I've seen the 'specialists' Guys with these monster legs grafted, Frankenstein-esque like, onto a tiny torso.
Doesn't seem worth it.
But still - I do wanna cross Canada with my legs.

I suspect I have a lotta hybrid type muscle- can convert between strength and endurance.
Lotsa room for improved vascularity.
More local glycogen storage.
Training to use lactic acid waste byproduct is still a work in progress. I do train hard to discomfort.

And what does the super wonderful science news site Sciencedaily have to say about it?
Arginine plus anti-ox.
Nuts 'n seafood. Good fer ya anyway. Healthy fat profile.
Resistance to exhale results in improved aerobic efficiency.
Coffee megadose good- but only for submax activity.
Also reduces post exercise pain 'n increase glycogen uptake.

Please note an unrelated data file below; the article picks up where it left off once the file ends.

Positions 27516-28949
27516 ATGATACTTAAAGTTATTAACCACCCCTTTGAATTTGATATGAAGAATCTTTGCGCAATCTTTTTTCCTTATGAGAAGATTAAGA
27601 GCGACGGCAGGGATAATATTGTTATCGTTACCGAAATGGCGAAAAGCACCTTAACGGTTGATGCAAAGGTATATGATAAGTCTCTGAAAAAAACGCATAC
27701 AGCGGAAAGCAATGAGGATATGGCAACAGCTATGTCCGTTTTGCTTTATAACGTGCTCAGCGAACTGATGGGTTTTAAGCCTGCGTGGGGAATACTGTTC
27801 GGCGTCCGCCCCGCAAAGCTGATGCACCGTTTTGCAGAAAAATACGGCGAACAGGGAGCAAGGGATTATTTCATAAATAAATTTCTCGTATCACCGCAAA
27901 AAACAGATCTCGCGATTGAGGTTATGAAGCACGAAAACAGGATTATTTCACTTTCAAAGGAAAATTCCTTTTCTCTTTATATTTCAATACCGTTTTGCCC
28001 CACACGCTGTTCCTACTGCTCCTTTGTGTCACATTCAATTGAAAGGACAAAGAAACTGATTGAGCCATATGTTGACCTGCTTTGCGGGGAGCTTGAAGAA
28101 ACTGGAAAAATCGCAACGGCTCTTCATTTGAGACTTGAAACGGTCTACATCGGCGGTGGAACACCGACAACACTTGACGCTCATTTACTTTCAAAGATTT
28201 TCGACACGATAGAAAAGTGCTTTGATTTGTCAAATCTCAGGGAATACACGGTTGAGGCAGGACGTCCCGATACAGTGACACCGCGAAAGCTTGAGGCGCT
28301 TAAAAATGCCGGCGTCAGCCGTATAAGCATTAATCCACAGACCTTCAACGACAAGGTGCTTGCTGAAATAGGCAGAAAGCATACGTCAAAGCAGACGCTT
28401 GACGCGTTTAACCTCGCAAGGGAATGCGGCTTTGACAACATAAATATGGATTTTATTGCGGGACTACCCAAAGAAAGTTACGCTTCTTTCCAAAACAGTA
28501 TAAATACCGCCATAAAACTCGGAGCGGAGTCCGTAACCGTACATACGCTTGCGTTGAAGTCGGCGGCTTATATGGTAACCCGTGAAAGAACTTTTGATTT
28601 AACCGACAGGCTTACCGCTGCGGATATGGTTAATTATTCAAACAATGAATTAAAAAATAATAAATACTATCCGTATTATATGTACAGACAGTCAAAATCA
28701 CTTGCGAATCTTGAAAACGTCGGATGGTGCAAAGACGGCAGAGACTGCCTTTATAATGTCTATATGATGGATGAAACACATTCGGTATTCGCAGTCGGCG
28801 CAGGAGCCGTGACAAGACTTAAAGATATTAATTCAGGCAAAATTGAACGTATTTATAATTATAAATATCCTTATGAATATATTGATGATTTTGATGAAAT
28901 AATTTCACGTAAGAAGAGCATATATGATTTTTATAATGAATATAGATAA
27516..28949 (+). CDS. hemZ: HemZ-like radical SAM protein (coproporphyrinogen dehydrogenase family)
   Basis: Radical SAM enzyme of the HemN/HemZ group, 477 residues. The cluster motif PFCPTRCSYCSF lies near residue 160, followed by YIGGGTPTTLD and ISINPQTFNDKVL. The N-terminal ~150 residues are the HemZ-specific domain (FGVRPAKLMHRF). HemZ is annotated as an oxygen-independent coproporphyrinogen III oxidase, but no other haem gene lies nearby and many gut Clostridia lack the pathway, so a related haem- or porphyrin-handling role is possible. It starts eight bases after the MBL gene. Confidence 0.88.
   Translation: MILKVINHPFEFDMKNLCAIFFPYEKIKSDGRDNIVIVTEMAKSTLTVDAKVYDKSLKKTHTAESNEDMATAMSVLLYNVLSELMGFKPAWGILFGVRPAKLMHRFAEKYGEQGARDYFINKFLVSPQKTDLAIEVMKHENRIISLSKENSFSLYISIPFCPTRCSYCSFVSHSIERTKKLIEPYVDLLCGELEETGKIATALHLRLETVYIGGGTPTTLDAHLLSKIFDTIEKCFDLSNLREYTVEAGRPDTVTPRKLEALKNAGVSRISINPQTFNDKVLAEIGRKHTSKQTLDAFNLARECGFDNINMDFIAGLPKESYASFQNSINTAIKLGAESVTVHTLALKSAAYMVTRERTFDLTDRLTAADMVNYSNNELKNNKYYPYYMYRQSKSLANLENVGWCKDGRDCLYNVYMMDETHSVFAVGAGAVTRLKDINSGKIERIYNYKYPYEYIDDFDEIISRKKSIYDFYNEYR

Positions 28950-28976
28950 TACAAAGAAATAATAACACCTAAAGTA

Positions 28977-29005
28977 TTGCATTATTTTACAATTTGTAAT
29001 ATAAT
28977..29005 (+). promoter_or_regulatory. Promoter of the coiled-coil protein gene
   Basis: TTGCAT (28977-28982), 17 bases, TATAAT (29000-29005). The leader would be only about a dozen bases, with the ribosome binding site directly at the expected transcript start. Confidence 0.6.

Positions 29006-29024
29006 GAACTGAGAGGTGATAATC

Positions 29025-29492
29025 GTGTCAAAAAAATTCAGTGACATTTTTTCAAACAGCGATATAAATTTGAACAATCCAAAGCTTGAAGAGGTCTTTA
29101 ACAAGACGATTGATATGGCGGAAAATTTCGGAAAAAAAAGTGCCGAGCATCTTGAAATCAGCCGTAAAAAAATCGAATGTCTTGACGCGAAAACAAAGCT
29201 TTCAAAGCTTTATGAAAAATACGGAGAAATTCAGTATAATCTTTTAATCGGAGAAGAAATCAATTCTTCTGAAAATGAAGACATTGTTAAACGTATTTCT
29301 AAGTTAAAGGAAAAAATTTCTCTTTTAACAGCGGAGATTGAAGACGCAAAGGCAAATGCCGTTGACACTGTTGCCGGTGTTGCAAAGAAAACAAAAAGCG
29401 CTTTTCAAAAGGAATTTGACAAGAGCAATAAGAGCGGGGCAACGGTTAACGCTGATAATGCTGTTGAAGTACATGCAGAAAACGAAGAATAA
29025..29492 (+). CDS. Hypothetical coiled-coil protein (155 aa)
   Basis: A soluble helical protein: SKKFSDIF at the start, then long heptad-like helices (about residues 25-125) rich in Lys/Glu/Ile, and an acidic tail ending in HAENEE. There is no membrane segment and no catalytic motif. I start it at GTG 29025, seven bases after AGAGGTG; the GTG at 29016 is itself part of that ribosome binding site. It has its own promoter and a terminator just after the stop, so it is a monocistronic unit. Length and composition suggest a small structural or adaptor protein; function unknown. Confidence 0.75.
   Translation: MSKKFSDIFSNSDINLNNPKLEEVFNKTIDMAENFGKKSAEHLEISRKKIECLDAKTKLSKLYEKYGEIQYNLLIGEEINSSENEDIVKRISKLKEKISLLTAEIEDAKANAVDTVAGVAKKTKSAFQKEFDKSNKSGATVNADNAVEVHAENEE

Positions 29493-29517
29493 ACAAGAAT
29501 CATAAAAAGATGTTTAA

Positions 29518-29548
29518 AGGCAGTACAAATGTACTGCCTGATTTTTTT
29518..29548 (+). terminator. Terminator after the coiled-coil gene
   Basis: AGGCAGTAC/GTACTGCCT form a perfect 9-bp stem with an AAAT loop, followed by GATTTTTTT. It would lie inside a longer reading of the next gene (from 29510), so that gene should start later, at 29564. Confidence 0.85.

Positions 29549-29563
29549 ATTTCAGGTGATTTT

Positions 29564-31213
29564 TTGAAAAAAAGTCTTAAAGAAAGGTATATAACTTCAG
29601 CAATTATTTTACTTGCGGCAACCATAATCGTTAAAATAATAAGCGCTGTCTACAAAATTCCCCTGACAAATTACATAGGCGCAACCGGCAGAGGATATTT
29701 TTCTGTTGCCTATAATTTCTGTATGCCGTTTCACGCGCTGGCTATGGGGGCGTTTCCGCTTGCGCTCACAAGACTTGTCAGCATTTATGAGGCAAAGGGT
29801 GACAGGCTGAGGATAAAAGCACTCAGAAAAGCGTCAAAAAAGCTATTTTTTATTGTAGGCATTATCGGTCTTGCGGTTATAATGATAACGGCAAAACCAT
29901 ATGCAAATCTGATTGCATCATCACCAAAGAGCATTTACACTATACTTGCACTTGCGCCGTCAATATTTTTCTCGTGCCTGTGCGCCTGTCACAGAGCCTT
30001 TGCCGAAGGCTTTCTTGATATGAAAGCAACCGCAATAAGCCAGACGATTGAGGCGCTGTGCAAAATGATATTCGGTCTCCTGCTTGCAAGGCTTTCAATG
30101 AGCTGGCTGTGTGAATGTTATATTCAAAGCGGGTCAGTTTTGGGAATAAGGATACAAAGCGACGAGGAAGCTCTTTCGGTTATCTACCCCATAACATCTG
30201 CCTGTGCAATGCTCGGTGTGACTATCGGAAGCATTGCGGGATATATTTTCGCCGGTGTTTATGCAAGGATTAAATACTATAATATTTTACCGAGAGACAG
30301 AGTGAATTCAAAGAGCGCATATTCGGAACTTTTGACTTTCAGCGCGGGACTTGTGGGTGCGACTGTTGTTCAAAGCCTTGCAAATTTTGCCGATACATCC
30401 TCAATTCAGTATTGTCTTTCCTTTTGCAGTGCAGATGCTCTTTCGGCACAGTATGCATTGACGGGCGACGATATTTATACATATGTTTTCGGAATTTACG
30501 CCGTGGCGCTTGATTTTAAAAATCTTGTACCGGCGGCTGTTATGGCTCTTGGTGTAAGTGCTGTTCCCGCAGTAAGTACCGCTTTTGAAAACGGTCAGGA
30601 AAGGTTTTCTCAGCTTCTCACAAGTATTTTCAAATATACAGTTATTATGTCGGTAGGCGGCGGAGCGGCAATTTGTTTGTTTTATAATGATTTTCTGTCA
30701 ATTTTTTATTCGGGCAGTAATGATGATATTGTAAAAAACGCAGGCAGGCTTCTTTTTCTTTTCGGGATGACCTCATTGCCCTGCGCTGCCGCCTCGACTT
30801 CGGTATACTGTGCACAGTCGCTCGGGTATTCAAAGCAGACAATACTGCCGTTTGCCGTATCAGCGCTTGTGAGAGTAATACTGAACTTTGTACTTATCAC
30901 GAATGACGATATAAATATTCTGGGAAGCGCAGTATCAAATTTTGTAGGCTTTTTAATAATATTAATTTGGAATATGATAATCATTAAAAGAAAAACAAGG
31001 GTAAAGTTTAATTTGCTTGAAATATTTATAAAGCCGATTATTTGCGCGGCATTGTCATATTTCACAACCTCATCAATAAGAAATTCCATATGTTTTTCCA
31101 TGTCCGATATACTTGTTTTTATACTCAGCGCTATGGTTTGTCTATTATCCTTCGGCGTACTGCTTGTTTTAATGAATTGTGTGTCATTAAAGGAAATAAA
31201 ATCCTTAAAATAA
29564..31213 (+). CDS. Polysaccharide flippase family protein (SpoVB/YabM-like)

Use with care.

Will research more later.

Saturday, July 17, 2010

utah trikes talks about Schlumph mountaindrive, details

Combining the Schlumpf HSD with rear internal hubs
For the ultimate in gearing solutions, we like to combine the Schlumpf HSD with internal hubs in the rear. This provides a super easy-to-shift system that is perfect for triking in mud, water, and snow. We have tested the Schlumpf HSD with the Shimano Nexus 8, Nuvinci CVP, and Rohloff SpeedHub. Note that the high torque of the 27-tooth chainring voids the Rohloff warranty, so you do this at your own risk. Under special circumstances we can fit the HSD with a 34-tooth chainring which brings it closer to Rohloff’s minimum requirement of 36 teeth.

What about efficiency?
Planetary Gears - The main criticism that I ever hear about the Schlumpf drives are the stated efficiency of the drives. According to the latest test the planetary gears are rated at 95-97% efficiency when compared to a chainring. In other words, a 68-tooth chainring would be 3-5% more efficient than the Schlumpf in overdrive. What does this mean? Well, it means that if you could actually find a 68-tooth sprocket and had it on your trike instead of the Schlumpf HSD, you might be able to go a little bit faster.